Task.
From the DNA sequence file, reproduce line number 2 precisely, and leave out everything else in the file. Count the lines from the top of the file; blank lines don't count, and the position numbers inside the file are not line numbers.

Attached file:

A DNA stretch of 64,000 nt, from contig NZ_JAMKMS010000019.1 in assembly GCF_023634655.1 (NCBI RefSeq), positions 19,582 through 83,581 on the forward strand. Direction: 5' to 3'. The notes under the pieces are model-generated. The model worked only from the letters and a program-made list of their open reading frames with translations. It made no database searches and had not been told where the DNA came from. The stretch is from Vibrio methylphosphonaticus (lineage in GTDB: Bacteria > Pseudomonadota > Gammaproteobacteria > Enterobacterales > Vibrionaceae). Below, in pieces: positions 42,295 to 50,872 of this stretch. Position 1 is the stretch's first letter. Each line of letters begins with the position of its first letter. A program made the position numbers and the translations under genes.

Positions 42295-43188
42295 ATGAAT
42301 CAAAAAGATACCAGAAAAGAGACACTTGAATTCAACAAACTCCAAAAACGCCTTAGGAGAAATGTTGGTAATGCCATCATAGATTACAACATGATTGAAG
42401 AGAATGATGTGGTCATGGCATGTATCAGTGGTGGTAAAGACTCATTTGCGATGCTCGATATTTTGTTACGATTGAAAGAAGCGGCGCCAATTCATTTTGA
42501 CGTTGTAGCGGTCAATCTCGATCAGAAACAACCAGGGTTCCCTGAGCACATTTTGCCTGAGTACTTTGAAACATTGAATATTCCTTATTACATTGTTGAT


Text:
Positions 42295-43188